A woman from Arizona who used medical cannabis to battle morning sickness during pregnancy will have her name removed from Arizona's child-abuse registry.

The Arizona Supreme Court issued the order last week allowing Lindsay Ridgell to be no longer listed on the Confidential Registry - which has limited her job prospects since she was placed on the registry in 2019.

The ruling could also have broader implications, as medicinal marijuana consumption is less likely to be perceived legally as a form of child negligence.

The Supreme Court refused to consider an appeal from Arizona's Department of Child Safety and defended its determination to place Ridgell on the registry after her infant tested positive for cannabis in February 2019.

Last April, the department was on the losing end of a unanimous decision from a three-judge panel at the Arizona Court of Appeals. The panel found Ridgell's cannabis consumption did not amount to child neglect and was lawful.

At the time of her pregnancy, Ridgell worked for DCS and found herself not only accused of child negligence but also, as a result, out of a job.

A person's placement on the registry can be triggered by neglect and abuse charges which are part of employer background checks they use for staff who work with at-risk adolescents and adults. Anyone's name placed on the list remains on it for twenty-five years, which has prompted some to refer to it as a "black list."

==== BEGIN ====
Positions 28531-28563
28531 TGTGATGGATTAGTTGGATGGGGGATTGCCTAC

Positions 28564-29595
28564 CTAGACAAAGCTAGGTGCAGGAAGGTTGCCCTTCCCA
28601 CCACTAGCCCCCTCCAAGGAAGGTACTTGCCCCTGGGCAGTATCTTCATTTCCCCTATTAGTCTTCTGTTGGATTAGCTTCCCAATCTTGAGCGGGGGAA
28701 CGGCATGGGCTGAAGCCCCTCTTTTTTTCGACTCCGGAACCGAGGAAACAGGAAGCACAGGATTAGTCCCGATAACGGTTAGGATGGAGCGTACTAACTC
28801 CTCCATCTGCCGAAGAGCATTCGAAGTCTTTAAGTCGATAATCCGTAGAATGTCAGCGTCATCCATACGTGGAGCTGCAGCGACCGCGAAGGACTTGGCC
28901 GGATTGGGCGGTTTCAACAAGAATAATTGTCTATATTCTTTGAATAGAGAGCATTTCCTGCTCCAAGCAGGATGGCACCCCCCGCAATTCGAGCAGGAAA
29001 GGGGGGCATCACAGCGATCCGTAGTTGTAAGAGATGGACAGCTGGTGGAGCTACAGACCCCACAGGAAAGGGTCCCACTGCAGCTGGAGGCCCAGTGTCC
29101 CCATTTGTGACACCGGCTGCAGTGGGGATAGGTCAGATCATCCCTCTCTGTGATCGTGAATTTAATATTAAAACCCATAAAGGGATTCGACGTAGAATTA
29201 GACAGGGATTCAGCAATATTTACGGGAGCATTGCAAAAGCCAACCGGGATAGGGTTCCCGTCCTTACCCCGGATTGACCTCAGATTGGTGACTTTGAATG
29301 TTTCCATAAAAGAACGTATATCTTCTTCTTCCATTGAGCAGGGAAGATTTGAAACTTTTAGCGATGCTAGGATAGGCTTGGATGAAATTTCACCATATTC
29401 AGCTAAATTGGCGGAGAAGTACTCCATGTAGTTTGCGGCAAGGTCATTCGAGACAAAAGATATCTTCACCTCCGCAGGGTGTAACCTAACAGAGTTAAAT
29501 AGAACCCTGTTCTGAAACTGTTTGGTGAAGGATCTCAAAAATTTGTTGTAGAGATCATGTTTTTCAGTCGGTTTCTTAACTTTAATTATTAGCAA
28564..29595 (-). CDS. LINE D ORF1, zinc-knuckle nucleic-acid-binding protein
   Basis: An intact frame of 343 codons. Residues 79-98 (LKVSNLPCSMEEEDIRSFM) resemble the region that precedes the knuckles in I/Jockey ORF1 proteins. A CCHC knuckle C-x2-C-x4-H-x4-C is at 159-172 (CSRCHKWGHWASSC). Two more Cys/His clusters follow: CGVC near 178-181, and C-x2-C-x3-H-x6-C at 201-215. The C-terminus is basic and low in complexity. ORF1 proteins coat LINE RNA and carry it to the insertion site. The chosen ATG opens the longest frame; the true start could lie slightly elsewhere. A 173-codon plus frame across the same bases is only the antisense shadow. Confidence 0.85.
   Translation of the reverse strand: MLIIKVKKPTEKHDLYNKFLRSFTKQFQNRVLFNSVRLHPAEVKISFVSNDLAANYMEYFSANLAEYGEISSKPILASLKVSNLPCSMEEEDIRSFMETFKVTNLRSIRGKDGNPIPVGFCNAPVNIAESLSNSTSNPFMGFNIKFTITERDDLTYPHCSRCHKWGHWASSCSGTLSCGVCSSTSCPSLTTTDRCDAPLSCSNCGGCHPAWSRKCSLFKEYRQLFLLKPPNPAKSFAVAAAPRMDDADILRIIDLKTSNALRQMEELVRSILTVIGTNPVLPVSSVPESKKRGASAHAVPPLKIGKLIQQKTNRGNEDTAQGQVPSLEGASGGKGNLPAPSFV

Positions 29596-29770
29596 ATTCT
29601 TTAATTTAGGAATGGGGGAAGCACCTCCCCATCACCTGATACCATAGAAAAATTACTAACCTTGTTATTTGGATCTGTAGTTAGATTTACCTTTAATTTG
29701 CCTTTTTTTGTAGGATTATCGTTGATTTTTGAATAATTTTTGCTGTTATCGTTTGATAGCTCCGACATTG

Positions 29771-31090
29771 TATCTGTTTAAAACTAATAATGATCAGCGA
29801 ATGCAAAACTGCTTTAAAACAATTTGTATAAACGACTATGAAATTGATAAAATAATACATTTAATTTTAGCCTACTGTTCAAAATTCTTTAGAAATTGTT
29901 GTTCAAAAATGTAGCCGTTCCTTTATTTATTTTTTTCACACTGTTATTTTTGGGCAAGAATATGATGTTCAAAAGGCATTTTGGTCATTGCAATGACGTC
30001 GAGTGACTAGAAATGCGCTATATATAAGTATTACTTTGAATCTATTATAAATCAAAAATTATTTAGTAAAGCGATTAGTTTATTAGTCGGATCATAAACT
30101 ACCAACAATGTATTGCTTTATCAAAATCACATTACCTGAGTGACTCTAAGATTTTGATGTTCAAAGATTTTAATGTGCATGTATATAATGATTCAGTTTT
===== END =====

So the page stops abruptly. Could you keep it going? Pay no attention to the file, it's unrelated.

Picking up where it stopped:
Ridgell defended herself, saying she had a medical marijuana recommendation from her physician, who was well aware of her pregnancy. Ridgell said the cannabis helped to ease her morning-sickness symptoms.

Based on Arizona's Medical Marijuana Act, the appeals court noted that cannabis consumption "must be considered comparable to the use of any other medication under the guidance of a doctor" and concluded Ridgell did nothing wrong. Last year, that ruling reversed several previous legal judgments that found Ridgell had neglected her child.

Ridgell was only briefly available for comment but had previously stated last year that her son was doing well and that she had difficulty finding employment since being placed on the registry.

Ridgell's attorney, Julie Gunnigle, stated that the recent ruling should make it easier for his client to be hired. It also sets more stringent standards for DCS if it wants to assert neglect when a pregnant woman consumes medical cannabis under regulations established by state law.

For example, DCS would have to prove cannabis was consumed irresponsibly and put a child in harm's way, according to Gunnigle.

"This is of national importance," Gunnigle added. While other states have had medicinal marijuana issues related to child welfare cases, none have won a court ruling as straightforward as that the Arizona Court of Appeals handed up, she said.

Dozens of groups filed a friend-of-the-court brief supporting Ridgell. The groups included: the National Coalition for Child Protection Reform, the Academy of Perinatal Harm Reduction, the National Advocates for Pregnant Women, numerous physicians, and actress and comedian Amy Schumer, who has actively spoken about cannabis use during pregnancy.